I'm working on a project that will be launched inside a Blue Origin New Shepard rocket and need to know the details of how our experiment will be grounded. The experiment will have a 5 V USB 3.0 power supply and will be powering a Raspberry Pi Zero W. How would I ground our electronics in this capsule?
Talk with the spacecraft designers, they have to have someone coordinating electrical specs for on board equipment and you will probably need to meet their specifications.
You should probably connect the ground on the RPi to the enclosure for electrical shielding. If there are other experiments in the payload you should have some guidelines from the systems engineer on EMC matters. Just randomly, here is an example of what you should get (that link is for a CubeSat). For example, outgassing is particularly important if there are optics involved in any part of the payload(s). There will be ICDs.
If the environment is going to be bereft of air you will have to ensure an adequate thermal design to get the heat out without allowing the chips' junction temperatures to rise too high, and the G-forces and vibration during launch are typically fairly severe so there will likely be a rather solid thermal and mechanical connection from the PCB to the housing.
You need to bring a container full of earth, and connect it to circuit ground.
No, you don't. Earth as ground has little special meaning if a) earth is not used as a return conductor in a power grid, b) there is no need to ensure conductive parts of equipment do not have a dangerous potential relative to earth (which makes an accident very likely if people are expected to stand on earth).
For advice on how to do it - as mentioned in other answers, do whatever the launch vendor tell you to do.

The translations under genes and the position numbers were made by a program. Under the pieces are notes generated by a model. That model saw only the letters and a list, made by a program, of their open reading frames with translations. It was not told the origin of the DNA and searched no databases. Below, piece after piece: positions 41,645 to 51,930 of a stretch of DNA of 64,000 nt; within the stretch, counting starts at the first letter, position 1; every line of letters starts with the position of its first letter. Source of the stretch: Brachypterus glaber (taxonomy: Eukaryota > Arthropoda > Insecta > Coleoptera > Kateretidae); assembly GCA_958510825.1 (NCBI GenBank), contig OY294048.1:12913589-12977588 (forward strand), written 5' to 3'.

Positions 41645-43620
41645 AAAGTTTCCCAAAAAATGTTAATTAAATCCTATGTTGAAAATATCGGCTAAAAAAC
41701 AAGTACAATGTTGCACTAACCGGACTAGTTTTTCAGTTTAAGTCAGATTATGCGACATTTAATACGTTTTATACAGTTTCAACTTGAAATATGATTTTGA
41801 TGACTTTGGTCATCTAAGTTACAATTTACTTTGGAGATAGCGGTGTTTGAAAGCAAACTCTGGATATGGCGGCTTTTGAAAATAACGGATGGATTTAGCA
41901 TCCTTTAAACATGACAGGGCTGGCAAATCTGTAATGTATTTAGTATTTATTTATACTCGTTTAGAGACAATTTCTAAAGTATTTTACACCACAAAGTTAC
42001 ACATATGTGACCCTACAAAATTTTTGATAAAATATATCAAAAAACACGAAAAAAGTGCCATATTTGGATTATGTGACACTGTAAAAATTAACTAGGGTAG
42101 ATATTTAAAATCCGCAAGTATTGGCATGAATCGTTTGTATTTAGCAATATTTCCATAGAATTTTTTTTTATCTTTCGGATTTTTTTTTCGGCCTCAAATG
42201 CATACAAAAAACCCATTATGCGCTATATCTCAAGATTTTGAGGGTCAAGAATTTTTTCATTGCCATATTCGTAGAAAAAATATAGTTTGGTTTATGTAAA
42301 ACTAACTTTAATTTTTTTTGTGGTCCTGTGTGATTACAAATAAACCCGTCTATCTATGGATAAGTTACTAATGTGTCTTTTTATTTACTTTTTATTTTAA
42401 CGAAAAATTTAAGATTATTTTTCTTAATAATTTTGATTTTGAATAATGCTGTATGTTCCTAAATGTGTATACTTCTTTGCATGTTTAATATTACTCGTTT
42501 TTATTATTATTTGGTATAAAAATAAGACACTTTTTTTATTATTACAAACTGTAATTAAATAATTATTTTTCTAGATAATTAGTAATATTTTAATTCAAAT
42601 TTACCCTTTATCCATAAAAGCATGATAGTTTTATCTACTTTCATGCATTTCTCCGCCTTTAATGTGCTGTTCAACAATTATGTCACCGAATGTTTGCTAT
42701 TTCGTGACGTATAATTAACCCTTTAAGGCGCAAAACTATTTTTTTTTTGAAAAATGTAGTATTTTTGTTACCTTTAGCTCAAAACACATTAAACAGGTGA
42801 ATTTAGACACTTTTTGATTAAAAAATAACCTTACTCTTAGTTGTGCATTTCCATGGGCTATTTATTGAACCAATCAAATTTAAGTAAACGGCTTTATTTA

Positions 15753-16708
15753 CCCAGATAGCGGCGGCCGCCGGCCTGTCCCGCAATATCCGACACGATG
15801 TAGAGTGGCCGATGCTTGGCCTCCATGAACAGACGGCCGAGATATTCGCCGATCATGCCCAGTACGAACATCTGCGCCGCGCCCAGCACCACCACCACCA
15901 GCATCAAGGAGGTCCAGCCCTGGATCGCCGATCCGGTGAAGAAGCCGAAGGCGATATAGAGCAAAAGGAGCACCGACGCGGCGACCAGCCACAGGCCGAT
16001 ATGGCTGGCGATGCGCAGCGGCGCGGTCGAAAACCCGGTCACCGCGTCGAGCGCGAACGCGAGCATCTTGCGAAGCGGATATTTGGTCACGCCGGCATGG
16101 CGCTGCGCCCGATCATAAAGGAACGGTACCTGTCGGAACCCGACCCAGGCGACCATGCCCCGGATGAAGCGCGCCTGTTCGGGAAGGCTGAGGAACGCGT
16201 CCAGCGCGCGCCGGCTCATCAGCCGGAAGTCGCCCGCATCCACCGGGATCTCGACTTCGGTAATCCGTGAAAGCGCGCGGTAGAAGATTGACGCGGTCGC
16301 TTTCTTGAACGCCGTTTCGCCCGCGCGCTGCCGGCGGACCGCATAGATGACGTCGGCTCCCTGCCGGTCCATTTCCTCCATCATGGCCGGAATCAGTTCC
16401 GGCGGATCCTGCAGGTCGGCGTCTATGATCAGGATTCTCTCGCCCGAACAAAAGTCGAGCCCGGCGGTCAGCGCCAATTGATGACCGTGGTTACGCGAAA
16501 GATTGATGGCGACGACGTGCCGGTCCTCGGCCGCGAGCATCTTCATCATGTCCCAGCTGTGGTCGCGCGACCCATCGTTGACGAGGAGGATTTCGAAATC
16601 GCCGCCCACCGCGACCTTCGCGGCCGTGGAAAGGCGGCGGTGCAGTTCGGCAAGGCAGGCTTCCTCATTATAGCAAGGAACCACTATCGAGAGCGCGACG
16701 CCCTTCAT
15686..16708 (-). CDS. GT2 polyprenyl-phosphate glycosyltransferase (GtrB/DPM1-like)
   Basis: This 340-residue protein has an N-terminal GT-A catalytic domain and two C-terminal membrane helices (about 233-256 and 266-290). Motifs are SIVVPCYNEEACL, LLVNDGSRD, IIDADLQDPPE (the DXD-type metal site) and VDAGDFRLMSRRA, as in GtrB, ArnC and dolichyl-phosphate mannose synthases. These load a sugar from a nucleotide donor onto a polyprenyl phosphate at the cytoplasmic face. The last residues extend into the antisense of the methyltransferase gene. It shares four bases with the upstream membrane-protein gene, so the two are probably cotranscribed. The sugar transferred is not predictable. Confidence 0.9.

How would I ground our electronics in this capsule?
You ground it to the enclosure, however realize that the enclosure will be 'floating' and can change voltage, which will not make a difference for electronics inside of the enclosure if the enclosure is conductive, if the enclosure is not continuous, this could create problems with charging.
However, there can be problems for any 'exposed potentials' because these collect surface charges from the space environment (which includes plasma's) The International Space Station can change voltage to something like -10 to 25V with respect to a neutral charge. So I wouldn't worry too much if you don't have any exposed potentials, if you have solar cells or sensors on the outside the net surface charging will need to be accounted for.
The spacetime environment is a nasty place which includes radiation (solar, and cosmic), plasmas and vacuum. This can create problems for commercial electronics because of temperature. Vacuum can actually erode some materials (like PVC) so it is important to make sure materials are vacuum compatible. The battery also needs to be vacuum compatible. Most IC epoxies are vacuum compatible, but this needs to be checked.
Side note: Kapton is a vacuum compatible and has a wide temperature span, great for use on spacecraft, it is a wonder material.
It would also be advantageous to test your project in a vacuum for several days to make sure it still works. You'll also need to make sure the enclosure is not air tight (a pressure vessel) which is generally not allowed.
You'll also want to make sure the temperature of the electronics will be within the operating temperature as things can get very hot or cold as there is no air to equilibrate the temperature.
You might want to reach out to a sounding rocket community, there are students that launch projects all the time on rockets.